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The 10 Greatest Film and TV Superheroes

From Superman to the Green Lantern, Peter Travers picks his favorites

Photograph by Francois Duhamel/ Warner Brothers Picures, TM & © DC Comics

I've got superheroes on my mind: NBC is debuting a new series on January 9th called The Cape, about a cop who fights crime by taking on the identity of his son's favorite comic-book legend; Ryan Reynolds hits theaters this summer in Green Lantern; and director Christopher Nolan is prepping the last chapter in his Batman trilogy, The Dark Knight Rises. Here's a list of my ten favorite superheroes — and three superduds — from film and TV.

— Peter Travers

Stephen Vaughan / Warner Bros

Batman

As played by Christian Bale in 2008's The Dark Knight, the Caped Crusader is what he was meant to be in Bob Kane's original and Frank Miller's bleak rethink — the most haunted and haunting superhero ever. Bale is electrifying as the fallibly human crimefighter at war with his own conscience and the Joker, the supervillain immortally embodied by Oscar winner Heath Ledger. So what if Batman, living as playboy Bruce Wayne, has no superpowers? He has a mind on hyperdrive and all those wonderful toys, starting with the Batmobile. Bale chillingly renders his Dark Knight as a lost warrior, evoking Al Pacino in The Godfather II in his delusion and desolation. The best of the twisted best.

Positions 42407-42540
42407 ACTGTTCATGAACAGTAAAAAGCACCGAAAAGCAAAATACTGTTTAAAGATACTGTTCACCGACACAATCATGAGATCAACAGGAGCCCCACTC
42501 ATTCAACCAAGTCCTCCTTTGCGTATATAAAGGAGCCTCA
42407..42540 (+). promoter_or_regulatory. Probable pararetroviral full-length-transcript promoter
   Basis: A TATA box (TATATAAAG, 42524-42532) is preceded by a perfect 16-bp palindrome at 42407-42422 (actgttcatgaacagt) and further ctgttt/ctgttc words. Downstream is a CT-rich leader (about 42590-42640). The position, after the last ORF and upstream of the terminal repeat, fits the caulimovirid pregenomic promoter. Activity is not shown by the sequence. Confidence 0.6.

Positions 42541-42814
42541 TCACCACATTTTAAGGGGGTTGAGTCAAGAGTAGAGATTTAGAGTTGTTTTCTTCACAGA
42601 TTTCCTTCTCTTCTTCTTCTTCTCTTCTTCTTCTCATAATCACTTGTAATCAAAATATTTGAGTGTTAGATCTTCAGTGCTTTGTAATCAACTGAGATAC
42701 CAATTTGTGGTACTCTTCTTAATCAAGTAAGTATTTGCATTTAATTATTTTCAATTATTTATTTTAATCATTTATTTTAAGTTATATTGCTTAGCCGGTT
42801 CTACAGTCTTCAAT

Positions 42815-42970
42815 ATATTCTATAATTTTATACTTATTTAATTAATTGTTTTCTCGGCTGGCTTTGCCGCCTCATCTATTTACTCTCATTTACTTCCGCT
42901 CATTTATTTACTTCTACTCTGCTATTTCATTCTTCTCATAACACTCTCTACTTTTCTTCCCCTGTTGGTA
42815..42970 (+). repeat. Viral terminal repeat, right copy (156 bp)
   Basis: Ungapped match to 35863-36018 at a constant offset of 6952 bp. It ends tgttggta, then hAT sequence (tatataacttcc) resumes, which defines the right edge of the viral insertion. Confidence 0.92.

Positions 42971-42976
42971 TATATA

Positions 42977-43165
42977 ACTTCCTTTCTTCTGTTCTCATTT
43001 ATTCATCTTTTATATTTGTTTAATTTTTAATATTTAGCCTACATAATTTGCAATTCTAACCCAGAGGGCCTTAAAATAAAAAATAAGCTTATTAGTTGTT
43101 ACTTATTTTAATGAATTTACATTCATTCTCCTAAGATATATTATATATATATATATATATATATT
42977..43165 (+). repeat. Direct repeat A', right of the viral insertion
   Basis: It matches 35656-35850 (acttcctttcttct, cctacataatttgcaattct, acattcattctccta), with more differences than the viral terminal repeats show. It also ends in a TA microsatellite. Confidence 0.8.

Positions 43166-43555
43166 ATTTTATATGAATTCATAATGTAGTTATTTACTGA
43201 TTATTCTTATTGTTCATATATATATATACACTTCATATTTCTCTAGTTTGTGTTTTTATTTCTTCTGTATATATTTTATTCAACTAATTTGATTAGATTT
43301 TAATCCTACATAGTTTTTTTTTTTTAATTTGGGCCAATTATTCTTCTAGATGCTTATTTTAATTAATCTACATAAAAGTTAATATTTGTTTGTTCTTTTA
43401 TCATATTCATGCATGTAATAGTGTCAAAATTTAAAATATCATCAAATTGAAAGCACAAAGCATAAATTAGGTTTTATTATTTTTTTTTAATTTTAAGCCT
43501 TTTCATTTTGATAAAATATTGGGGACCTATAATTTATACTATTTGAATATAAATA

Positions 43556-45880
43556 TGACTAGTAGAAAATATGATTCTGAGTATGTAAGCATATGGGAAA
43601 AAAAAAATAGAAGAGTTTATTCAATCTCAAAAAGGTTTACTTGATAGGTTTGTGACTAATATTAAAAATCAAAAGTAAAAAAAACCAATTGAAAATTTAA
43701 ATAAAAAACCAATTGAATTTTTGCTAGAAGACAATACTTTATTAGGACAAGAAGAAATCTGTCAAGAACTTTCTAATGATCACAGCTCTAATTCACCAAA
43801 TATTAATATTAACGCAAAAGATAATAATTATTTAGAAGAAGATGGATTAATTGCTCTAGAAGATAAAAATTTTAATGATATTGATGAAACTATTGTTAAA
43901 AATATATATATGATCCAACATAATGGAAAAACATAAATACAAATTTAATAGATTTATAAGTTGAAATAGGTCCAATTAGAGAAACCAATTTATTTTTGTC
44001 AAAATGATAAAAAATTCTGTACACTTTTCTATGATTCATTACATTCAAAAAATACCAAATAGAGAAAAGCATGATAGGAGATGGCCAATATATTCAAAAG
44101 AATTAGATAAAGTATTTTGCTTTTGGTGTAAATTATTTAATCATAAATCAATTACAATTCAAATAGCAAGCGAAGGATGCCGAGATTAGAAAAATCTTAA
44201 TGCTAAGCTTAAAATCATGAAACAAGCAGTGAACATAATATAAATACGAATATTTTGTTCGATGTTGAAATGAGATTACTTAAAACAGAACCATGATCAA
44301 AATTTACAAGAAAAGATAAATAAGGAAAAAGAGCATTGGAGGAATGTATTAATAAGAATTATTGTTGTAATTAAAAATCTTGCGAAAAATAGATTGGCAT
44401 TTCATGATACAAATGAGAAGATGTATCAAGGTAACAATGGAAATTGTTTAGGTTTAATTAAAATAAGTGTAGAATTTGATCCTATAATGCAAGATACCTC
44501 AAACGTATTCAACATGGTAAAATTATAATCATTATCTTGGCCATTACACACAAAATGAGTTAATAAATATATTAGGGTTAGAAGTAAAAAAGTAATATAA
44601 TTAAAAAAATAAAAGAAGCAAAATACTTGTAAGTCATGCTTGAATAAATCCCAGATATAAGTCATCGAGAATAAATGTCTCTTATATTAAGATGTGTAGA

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©Warner Brothers/courtesy Everett Collection

Superman

With due respect to George Reeves, who cemented Supie in the public consciousness on TV in the 1950's, the iconic Man of Steel for me is Christopher Reeve in 1978's Superman: The Movie. The actor, who died in 2004 after years of fighting the paralysis that resulted from a horseback riding accident, made an ideal Superman and played his alter ego Clark Kent with a bumbling, bespectacled Cary Grant charm. The guy has powers and abilities far beyond those of mortal men — how cool is it that he flies? In this movie he reseals the San Andreas Fault. Reeve fully captures the spirit of the comic series created by writer Jerry Siegel and artist Joe Shuster as Supie fights for "truth, justice and the American way."

Paramount Pictures

Iron Man

Even if you know diddly about the character Marvel created in 1963, Robert Downey Jr. brings real creative juice to the party that is 2008's Iron Man (forget the disappointing 2010 sequel). Hard to believe that Iron Man and his alter ego, boozing, lecherous, right-wing manufacturer of WMDs Tony Stark, had never been exploited as movie subjects before. You can feel the exhilaration in the telling and updating of this origin story as Tony gets blown up by his own weapons in Afghanistan and builds an iron suit that powers his shrapnel-shattered heart. Downey does something resonant for this flying hunk of metal: He gives Iron Man a soul.